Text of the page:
You can now listen to the book while driving. You’re simultaneously making progress on two separate tasks. This is the equivalent of parallelism in computing.
I hope that these real world examples help illustrate the difference between concurrency and parallelism. Now let’s apply this newfound knowledge to Ruby.
Back to Ruby
One reason this problem can be difficult to understand is because Ruby only provides a single mechanism for concurrency. But, whether or not these Threads are parallel depends on a number of factors.
Let’s look at MRI 1.8 (and MRI forks such as REE) to begin with, because it has the simplest model. MRI 1.8 uses a technique known as “green threads” to implement Threads. This means that every once in a while (around 100 milliseconds), the program says “oh, I should let another thread run now!” This saves the current info into the current thread and restores another thread. This is exactly like our homework example above. We can have as many things as we’d like in our task list, but we can only make progress on one of them at a time.
There is a wrinkle in the concurrency/parallelism game that I haven’t mentioned before now. This wrinkle is IO, namely how Threads interact when waiting for some external event. MRI 1.8.7 is quite smart, and knows that when a Thread is waiting for some external event (such as a browser to send an HTTP request), the Thread can be put to sleep and be woken up when data is detected. This simple consolation improves the usage of Threads so much that for a very long time the MRI 1.8.7 model was good enough for all Ruby programs.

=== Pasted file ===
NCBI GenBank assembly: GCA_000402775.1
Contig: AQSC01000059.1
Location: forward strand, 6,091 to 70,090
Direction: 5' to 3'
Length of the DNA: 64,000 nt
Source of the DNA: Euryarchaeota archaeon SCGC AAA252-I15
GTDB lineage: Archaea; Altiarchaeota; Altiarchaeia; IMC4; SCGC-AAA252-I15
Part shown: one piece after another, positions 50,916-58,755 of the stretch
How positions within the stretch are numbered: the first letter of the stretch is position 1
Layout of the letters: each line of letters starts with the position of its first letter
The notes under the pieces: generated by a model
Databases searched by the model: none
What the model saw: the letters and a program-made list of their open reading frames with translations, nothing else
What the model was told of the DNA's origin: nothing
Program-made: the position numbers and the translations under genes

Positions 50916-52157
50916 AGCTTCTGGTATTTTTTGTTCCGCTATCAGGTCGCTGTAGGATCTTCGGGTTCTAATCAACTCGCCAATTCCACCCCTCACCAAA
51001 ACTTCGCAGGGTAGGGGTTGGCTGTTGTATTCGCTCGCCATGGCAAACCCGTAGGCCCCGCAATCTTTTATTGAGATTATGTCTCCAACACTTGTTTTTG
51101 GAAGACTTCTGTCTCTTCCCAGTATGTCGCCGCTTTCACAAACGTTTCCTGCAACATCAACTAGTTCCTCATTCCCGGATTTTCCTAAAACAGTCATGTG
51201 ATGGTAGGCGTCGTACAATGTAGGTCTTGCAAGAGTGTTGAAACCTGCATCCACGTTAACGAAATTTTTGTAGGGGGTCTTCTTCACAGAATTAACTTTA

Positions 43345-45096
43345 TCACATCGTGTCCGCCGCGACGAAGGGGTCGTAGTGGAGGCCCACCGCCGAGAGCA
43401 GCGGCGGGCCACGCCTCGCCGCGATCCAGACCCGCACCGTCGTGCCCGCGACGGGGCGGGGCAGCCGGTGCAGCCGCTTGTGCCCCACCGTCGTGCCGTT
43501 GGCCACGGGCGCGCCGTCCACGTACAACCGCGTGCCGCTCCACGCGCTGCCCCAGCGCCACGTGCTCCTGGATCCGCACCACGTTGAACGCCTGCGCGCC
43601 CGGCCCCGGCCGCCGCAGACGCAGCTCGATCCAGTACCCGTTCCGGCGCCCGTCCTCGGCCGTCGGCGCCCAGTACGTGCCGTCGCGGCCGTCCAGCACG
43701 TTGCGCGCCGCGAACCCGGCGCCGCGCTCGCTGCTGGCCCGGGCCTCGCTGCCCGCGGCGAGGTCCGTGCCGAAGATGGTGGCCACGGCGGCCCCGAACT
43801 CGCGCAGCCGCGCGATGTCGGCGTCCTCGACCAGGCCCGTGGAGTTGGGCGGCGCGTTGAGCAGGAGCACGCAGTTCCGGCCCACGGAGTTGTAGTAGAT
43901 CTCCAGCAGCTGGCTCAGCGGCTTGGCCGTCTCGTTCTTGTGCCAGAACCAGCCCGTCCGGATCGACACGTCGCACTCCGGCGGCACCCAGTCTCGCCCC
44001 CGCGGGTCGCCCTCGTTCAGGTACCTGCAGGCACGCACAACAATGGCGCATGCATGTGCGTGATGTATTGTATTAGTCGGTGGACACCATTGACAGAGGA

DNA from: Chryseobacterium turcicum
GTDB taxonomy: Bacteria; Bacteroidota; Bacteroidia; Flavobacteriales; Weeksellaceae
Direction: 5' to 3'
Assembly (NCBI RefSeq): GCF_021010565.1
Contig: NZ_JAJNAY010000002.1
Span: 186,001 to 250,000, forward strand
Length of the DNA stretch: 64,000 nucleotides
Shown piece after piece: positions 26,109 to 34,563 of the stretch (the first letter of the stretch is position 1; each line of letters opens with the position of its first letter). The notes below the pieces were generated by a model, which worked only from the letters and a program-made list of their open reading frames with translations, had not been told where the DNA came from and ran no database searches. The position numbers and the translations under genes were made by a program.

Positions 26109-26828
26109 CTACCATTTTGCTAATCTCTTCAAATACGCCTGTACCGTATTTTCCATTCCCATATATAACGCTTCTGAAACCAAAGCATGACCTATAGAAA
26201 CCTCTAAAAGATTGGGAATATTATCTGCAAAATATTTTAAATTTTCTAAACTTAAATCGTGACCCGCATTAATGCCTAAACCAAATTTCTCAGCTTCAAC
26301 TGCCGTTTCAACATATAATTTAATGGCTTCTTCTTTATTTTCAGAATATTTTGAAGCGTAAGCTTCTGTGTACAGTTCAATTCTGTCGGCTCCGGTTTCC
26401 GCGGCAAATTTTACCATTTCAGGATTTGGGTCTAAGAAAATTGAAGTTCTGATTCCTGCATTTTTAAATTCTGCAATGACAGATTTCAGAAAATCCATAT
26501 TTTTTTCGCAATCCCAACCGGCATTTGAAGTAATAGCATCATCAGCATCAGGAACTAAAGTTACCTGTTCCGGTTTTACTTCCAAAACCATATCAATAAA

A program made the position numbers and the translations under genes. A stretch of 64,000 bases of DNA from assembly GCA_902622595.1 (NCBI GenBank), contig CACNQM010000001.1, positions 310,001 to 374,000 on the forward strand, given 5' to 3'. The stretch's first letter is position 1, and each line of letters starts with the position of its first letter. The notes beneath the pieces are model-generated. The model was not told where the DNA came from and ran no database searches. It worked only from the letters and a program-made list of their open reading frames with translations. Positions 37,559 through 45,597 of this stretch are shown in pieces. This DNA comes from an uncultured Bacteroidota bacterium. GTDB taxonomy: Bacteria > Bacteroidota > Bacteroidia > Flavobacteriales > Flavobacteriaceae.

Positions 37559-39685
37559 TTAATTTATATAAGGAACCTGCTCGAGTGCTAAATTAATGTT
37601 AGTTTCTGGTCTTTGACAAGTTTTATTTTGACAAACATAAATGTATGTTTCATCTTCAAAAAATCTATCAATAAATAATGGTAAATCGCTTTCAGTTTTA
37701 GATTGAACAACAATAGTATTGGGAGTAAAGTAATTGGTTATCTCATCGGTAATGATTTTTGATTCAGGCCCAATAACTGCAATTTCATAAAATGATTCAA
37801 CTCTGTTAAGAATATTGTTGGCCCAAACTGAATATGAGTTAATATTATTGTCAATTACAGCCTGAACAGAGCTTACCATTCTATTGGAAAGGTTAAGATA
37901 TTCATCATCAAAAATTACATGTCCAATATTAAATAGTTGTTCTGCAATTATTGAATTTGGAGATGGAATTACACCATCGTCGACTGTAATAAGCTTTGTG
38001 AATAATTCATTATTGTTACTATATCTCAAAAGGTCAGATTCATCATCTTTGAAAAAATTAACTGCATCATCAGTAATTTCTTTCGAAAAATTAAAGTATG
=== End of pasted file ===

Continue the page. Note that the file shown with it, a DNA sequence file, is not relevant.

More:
Switching back to Ruby implementations, let’s look at MRI 1.9. As has been previously reported, MRI 1.9 removes the “green threads” we had in MRI 1.8 and uses native threads to implement the Thread class. Now, what are these “native threads”? These are are units of concurrency that the underlying operating system is aware of. A big reason to switch to use native threads is that it vastly simplifies the implementation of Threading. The operating system handles the low level parts of saving and restoring Thread information in a completely transparent way. Additionally, letting the OS know what parts of a program should be concurrent allows it to use the full resources of the computer to make that happen. In this modern world, that means using multiple cores.